Since 1991, the Michigan Department of Health and Human Services has implemented a comprehensive Breast and Cervical Cancer Control Navigation Program through a multi-year grant from the U.S. Centers for Disease Control and Prevention . With these funds, low-income women now have access to life-saving cancer screening services and follow-up care, including cancer treatment if that should be needed.

Although COVID-19 continues to be a top health concern, routine health care is still important. “Cancer Doesn’t Wait, Neither Should You” is a new video that highlights the importance of taking care of your health by getting regular cancer screenings.

What Services Are Available Through the Program?

ScreeningServices

Through these local public health programs, women aged 21-64 can receive screening services such as:

  • Pap smears
  • MRIs – based on client personal and family risk

DiagnosticServices

If a breast and/or cervical abnormality is identified from the screening test/exam, the woman will be referred to community providers for follow-up. Over 75 diagnostic services are provided free of cost through the BC3NP. Some of these include:

  • Diagnostic mammograms
  • Colposcopy-directed biopsy services
  • Medical Consultations

Family Planning women enrolled in the BC3NP are eligible to receive cervical screening and diagnostic services.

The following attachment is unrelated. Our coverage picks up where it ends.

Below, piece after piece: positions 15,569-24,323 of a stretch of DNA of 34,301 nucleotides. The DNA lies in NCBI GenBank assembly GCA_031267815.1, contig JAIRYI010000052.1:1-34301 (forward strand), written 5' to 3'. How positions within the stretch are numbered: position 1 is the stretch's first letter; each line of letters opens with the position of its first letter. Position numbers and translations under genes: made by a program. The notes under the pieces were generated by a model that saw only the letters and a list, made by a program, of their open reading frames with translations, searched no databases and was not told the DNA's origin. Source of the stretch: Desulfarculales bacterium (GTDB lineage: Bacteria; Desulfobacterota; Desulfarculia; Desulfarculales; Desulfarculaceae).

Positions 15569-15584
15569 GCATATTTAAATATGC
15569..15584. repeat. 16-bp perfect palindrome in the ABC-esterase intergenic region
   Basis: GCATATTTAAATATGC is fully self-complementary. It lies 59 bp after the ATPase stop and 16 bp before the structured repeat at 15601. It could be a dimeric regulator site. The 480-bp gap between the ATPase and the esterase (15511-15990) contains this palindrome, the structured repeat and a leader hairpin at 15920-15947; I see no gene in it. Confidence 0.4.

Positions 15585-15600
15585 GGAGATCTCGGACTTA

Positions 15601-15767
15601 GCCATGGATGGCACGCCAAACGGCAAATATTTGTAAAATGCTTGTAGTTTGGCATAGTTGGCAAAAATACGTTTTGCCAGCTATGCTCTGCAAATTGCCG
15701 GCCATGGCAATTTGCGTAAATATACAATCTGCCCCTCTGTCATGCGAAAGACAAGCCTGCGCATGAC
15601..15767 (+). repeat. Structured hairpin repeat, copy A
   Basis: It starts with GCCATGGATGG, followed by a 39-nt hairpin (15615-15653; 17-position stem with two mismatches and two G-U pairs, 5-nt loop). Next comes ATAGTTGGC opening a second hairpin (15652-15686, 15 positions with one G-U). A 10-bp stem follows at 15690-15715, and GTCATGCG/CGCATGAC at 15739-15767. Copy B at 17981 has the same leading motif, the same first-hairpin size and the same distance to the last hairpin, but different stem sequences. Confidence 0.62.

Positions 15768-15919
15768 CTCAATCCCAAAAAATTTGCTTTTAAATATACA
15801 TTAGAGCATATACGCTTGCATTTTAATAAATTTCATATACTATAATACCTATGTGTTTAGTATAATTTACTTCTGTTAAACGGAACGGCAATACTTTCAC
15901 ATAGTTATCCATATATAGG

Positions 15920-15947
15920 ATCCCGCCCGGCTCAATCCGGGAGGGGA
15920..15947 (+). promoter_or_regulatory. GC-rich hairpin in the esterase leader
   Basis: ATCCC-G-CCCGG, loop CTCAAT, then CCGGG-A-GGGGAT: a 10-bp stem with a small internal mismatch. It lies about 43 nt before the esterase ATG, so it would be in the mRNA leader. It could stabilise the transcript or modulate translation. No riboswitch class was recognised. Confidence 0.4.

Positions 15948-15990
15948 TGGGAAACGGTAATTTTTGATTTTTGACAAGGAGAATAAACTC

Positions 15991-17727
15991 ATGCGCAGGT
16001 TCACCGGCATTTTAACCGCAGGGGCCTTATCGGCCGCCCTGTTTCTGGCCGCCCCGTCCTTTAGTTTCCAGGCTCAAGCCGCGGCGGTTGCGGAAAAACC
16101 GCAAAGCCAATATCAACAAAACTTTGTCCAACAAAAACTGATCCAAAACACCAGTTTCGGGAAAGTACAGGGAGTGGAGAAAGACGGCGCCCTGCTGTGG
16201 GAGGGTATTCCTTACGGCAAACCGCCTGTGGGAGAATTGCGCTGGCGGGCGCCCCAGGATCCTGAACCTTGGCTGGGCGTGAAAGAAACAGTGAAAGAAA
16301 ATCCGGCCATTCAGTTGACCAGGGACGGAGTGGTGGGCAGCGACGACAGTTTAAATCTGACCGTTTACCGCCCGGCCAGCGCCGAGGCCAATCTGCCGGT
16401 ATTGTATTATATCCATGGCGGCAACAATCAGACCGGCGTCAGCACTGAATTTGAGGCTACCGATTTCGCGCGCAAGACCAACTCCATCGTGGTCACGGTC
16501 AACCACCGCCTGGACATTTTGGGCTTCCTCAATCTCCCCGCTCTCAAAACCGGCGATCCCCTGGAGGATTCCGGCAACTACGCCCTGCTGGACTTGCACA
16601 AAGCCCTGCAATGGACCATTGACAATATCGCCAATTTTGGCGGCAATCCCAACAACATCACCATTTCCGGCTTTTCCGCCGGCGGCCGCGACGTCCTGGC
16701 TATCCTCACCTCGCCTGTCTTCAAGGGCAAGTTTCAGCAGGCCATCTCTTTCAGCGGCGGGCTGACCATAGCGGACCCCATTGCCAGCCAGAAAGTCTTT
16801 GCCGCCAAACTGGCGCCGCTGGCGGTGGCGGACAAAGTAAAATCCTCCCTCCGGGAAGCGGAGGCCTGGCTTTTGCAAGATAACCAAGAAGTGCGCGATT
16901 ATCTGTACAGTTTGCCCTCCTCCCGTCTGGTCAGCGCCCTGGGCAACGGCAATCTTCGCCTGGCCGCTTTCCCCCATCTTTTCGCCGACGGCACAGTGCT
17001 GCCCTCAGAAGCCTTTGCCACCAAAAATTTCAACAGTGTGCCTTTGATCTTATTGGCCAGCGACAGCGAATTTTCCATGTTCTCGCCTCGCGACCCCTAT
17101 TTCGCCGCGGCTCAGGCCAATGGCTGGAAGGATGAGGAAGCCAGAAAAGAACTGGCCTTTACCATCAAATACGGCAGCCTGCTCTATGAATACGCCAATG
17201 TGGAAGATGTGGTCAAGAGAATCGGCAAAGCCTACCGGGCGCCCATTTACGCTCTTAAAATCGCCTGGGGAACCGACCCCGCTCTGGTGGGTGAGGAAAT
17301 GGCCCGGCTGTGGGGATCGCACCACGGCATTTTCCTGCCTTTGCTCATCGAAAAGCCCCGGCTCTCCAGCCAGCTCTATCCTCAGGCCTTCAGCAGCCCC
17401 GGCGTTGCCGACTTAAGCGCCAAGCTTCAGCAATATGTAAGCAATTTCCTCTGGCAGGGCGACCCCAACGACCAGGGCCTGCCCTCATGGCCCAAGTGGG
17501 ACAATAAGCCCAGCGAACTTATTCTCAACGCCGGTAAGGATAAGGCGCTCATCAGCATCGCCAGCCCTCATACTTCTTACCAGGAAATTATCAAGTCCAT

Cancer Treatment

A woman remains eligible for Medicaid coverage until:

Who Runs The Program

FREE Breast and Cervical Cancer Screening

The Washington State Department of Health administers the program through grants from the Centers for Disease Control and Prevention , and state funding.

The department contracts with six regional organizations throughout the state, known as Prime Contractors, who operate the programs within their local regions. Find a Prime Contractor in your area.

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Breast Cancer Facebook Page

We would like to share the exciting news that the CDCs Division of Cancer Prevention and Control has recently launched a Facebook page dedicated to the topic of breast cancer. The page, targeted to public health partners, healthcare providers and the public, was created to provide an interactive forum dedicated to preventing and reducing the effects of breast cancer on women. Please log onto Facebook and like their page, engage with their content, and share with your followers on Facebook. We hope you find this to be a valuable resource in the fight against breast cancer.

You can find the new CDC Breast Cancer page at .

Medicaid Cancer Treatment Program : Breast Cervical Colorectal And Prostate Cancer

The Medicaid Cancer Treatment Program is a Medicaid program for eligible persons who are found to be in need of treatment for breast, cervical, colorectal or prostate cancer .